Over at 1000 Awesome Things I read a great post on the joy of getting caught in the rain and I couldn’t help but think of the day Terry and I got caught in the rain in Cancun last July.
It began as a drizzle, plinking on the marble that surrounded the pool. We were laying on one of those canopied poolside beds reading our books in the heavy summer air. I thought the rain would relieve the humidity, but Cancun still breathed down on us.
We didn’t care about the rain or the humidity. We relaxed and watched the drizzle become a steady rain. And then the steady rain broke open into a deluge. Never in my life have I seen rain like that! We set our open books on our stomachs and watched the rain fill the walkways.
Our canopy leaked, gently at first, a drop here, a drop there. And then the rain came in sheets, rivulets becoming pools where we sat. It soaked through our towels, our clothes, our books. It soaked through everything.
We watched others create makeshift umbrellas from towels and shirts as they ran for refuge at the thatched roof bars. But not us.
Terry and I have been caught in the rain on our bicycles and we’ve learned that there is a saturation point, a point at which clothing, hair, skin is so sodden with water that it simply cannot contain another drop. And we had reached that point. So there was only one reasonable thing to do.
We stripped down to our bathing suits and jumped in the pool.
We were the only two swimming as the rain pelted the surface of the pool, but did not touch our bodies underneath. We laughed and I kissed Terry, sucking the rain off his bottom lip. The pool water was so warm, warmer even than the sultry air.
After our swim we dashed back to our canopy, gathered up our wet things, and sat down at an umbrella covered table at an outdoor café. The waiters cowered in their white uniforms under the awnings, waiting for the downpour to stop. We giggled at the people dodging from awning to awning trying to stay dry.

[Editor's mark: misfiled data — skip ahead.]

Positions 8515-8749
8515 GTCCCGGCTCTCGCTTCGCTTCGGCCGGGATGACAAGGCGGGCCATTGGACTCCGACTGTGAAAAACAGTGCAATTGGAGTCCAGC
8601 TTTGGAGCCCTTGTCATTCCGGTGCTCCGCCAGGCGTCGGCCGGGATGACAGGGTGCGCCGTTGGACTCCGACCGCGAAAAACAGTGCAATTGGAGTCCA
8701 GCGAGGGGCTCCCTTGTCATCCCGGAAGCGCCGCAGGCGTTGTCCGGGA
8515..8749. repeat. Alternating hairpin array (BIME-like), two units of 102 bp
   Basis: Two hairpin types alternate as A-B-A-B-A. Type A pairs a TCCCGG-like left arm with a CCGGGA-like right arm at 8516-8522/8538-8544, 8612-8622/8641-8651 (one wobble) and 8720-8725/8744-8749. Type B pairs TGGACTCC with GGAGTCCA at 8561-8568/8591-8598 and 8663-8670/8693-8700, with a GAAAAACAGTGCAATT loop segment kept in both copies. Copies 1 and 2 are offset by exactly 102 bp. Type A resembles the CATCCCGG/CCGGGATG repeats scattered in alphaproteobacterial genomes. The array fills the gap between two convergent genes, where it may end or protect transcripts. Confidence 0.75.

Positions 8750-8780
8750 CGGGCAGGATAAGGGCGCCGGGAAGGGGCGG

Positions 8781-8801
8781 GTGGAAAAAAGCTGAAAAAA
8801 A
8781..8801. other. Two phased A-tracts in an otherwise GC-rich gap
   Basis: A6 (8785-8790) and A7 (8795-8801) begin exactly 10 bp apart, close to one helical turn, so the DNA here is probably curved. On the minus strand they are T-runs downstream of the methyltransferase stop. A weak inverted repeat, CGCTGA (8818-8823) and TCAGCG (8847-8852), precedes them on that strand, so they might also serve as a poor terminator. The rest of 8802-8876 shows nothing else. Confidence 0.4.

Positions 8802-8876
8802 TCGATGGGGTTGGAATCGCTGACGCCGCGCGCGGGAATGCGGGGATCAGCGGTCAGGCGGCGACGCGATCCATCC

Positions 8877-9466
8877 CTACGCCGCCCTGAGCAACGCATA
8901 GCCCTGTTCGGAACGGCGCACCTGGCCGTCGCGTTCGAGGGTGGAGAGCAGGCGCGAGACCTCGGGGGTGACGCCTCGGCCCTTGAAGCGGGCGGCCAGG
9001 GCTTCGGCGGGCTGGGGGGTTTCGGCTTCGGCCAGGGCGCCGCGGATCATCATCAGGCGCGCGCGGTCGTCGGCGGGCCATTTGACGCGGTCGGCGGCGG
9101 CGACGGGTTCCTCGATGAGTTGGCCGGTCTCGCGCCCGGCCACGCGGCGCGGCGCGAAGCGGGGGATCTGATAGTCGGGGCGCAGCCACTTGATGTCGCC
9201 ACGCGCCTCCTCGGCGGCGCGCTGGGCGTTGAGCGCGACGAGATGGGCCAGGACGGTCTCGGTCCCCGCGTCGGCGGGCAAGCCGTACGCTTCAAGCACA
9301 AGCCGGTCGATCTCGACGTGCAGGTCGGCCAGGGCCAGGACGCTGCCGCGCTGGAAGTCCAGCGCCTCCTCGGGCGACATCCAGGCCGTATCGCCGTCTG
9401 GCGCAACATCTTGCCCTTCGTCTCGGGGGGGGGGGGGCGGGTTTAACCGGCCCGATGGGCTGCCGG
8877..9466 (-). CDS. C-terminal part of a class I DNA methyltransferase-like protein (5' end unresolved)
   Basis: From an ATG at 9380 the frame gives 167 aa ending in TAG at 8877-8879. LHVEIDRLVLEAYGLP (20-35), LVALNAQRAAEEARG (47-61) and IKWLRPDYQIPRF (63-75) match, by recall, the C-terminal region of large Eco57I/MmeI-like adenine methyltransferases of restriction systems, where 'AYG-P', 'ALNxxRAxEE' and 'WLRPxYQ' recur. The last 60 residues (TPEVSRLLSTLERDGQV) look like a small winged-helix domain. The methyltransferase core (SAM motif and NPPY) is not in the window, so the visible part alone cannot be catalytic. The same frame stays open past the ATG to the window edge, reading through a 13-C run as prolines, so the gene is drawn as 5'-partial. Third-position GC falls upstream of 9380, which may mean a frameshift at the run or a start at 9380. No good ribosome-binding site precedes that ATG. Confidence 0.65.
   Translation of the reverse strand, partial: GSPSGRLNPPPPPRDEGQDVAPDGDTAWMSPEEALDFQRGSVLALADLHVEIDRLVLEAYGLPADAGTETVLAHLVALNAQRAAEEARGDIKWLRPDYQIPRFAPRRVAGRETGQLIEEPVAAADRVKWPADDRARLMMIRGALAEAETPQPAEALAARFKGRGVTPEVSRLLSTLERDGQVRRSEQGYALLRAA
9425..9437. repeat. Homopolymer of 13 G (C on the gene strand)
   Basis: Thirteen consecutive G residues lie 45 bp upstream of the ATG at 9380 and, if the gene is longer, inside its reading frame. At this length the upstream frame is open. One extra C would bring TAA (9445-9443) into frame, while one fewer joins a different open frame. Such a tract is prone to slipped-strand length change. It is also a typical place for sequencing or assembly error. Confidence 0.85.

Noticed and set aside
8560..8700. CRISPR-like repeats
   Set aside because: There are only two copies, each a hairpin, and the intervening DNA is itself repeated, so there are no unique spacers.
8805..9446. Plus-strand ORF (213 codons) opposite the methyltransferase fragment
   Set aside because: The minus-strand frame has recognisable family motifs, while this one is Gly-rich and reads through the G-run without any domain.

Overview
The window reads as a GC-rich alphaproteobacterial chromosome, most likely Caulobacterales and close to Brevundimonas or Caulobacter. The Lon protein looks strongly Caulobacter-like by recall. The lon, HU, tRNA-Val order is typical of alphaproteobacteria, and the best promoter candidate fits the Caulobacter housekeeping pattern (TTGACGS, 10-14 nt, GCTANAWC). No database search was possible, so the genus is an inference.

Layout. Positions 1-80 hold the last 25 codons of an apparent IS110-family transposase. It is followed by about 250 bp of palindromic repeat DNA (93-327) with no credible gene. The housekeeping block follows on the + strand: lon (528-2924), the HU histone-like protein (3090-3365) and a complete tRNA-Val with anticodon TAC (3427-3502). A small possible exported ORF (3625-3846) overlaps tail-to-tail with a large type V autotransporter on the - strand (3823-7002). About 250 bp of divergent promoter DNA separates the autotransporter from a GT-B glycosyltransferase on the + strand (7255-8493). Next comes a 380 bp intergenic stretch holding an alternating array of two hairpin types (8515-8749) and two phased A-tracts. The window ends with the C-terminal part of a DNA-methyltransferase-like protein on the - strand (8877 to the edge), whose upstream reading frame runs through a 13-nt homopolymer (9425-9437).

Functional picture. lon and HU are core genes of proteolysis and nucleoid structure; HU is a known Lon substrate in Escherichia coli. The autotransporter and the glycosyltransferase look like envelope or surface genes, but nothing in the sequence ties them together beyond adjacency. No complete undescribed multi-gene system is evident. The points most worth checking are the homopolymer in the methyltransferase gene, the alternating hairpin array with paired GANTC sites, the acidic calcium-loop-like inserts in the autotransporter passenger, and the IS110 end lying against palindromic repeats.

But this rain allowed no survivors.
The water puddled up over ankles and the waiters used giant squeegees to usher the water from the marbled paths back into the flowerbeds over and over again. Men turned Coca Cola crates upside down and stood on them to save their leather shoes. Terry and I ate lunch, my wet hair dripping on the table.
We walked back to our room in the rain and my arms and legs prickled with goosebumps. Back in our room we sank into a hot bubble bath. This is the part of the story where I fast forward.
Later that night I toweled off my wet hair until it sprung up in huge soft curls around my face. No straight hair allowed in Cancun air. I wrapped myself in a bathrobe and Terry and I pulled out our books and read some more while the rain pattered a percussion on our patio.
The rain had soaked through all 560 pages of The Poisonwood Bible and the pages crinkled up into waves. Days later when all the pages were dry, the book was so fat with memories of the rain that it couldn’t even begin to close. That book will never be the same.
And neither will I.
I, too, am fat with memories of that blessed rainy day.